5) 77 to 99 percent of a peregrine falcon’s diet is other birds, and their favorite way to make their kills is to use their speedy dives to strike their prey while it is in flight. When the peregrine spots its prey, it will often begin its dive in a circular manner, which allows them to keep track of the prey without the drag of an additional head movement. The peregrine then closes up its wings and plummets toward the earth. As they approach their prey, they will turn up slightly in preparation for the kill. As they do this, peregrines are able to withstand the force of 25 Gs. (Humans will pass out at 9 or 10 Gs.) At this point, the peregrine will usually ball up its feet and, while flying past the prey, attempt to strike the prey in its head. If the hit is successful, it will often kill the targeted bird outright. If the prey survives the strike, the hit will stun it, causing it to fall to the ground, which will usually kill the bird. In the event that the fall does not do the job, the peregrine uses its tomial tooth, a sharp structure on its upper beak, to snap the vertebrae of the prey. Peregrine falcons have been seen attacking birds as large as geese, pelicans, and even blue herons.

But how successful are they? Unfortunately they do not have a high success rate. According to a BBC documentary film, only 20 percent of their high speed dives end in a successful kill.

6) And here is the latest on peregrine falcons that really blows my mind! Falcons are genetically more closely related to parrots than hawks! In early 2012, their scientific order was moved next to the order of parrots. Although you can’t see Haybusa’s DNA as she stands upon my glove, there is a visual similarity you can see. Parrots and falcons both have the sharp tomial tooth on their beaks, which hawks and eagles lack. My parrot Chiquita’s tomial tooth looks just like Hayabusa’s.

Chiquita’s tomial tooth.

Chiquita’s tomial tooth.

Question from Visitors:

Why does she shake like that?

Hayabusa often raises her feathers, and shakes. This is called a rouse, and is done to shake the feathers into place, as well as to remove dust and debris. A captive bird will only rouse on a glove if they are comfortable with the situation.

Hayabusa getting ready to shake out her feathers.

Hayabusa getting ready to shake out her feathers.

Comments

  1. Jen says

    Great, interesting facts!! Thanks for this awesome post. :)

    Haya is so gorgeous. :) What kind of parrot is Chiquita? What a cutie. ;)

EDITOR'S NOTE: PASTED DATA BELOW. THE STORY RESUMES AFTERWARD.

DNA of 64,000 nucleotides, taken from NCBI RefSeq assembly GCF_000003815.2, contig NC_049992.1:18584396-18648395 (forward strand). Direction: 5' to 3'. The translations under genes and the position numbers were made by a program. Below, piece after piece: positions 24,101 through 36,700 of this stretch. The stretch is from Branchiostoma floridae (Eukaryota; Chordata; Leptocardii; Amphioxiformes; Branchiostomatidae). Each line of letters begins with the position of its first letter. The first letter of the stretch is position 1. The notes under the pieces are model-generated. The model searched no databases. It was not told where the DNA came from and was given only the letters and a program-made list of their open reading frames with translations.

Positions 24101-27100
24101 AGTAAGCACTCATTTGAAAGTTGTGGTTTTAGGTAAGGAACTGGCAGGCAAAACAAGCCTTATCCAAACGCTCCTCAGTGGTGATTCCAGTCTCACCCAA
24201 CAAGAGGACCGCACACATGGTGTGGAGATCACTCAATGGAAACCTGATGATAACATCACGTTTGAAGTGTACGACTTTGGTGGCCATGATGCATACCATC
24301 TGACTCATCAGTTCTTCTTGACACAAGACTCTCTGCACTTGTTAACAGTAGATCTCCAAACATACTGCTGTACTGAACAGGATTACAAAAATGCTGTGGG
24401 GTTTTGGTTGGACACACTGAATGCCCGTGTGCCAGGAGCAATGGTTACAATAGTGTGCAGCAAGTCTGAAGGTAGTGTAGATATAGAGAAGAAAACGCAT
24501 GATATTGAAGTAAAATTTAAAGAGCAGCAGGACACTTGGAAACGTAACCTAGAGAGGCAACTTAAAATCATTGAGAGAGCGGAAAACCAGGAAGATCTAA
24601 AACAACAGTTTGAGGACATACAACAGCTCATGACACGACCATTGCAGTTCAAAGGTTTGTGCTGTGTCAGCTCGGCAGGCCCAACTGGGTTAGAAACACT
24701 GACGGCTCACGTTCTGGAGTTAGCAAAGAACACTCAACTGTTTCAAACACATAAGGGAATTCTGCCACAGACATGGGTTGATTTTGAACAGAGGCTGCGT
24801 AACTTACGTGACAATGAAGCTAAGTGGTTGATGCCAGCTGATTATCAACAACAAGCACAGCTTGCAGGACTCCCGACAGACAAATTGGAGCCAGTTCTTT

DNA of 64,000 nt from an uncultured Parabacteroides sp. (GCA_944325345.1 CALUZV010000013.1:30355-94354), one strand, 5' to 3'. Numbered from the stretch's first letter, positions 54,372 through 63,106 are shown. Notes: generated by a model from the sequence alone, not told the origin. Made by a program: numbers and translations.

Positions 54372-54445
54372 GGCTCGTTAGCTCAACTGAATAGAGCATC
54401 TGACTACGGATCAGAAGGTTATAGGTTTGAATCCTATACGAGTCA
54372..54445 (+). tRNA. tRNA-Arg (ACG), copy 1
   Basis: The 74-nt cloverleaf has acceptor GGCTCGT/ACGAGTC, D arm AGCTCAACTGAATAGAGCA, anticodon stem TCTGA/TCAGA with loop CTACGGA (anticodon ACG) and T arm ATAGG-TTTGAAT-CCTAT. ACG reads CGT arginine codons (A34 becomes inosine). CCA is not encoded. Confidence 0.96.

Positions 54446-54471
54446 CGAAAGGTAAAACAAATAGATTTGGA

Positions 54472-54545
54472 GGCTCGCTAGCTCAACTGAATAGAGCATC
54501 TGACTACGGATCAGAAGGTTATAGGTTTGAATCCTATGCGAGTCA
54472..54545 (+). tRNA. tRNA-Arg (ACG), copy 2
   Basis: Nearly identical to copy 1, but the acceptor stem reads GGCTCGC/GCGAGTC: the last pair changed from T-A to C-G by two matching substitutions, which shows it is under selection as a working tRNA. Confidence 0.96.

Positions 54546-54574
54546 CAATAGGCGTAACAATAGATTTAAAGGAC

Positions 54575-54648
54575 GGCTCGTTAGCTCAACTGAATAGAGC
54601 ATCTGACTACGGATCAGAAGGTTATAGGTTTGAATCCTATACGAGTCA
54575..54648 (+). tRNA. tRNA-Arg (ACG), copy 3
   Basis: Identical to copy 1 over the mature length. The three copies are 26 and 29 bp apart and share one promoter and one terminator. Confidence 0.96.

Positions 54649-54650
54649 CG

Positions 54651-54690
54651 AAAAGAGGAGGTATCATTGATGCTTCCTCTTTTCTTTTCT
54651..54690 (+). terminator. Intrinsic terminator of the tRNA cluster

Jen

  2. mike schuster says

    Anne, your post gave me a new appreciation of peregrines. With their incredible eyesight and their high speed impact when killing prey, it’s obvious why their eyes and feet are so large in proportion to their bodies. Too many interesting facts to mention, but thanks for taking the time to educate us about Hayabusa and the other ‘stars’ of the Raptor Experience. Excellent writing as usual!

  3. says

    Thanks Mike, glad you found a new appreciation for one of my favorite birds. Peregrines are truly amazing, and they, as well, as their small relatives, the male kestrel, are absolutely stunning to look at.

    • mike schuster says

      > > Peregrines are truly amazing, and they, as well, as their small relatives, the male kestrel, are absolutely stunning to look at. >

      Is that a hint?

      • says

        I don’t quite understand what you mean by your question. If you are asking if I am hinting that for me peregrines and male kestrels are my favorite falcons, then I would have to say in my opinion all falcons are beautiful, including the female kestrel, though the two I mentioned are the most colorful in the Yellowstone area. I saw my first ever prairie falcon in the wild this year, and it was such a thrill. If you are asking if I would like a kestrel for our program, I have a long list of birds I would like to have standing on my glove, including hawks, owls, and other falcons. I love all our birds, and having any of them with me is still an unbelievable experience. I would have never even imagined I would ever have the opportunity to become a raptor handler. But even so, it would be pretty exciting to have additional birds. I wouldn’t, however, want more than we need. I would hate to have so many birds that a lot of them are standing around, rarely being used.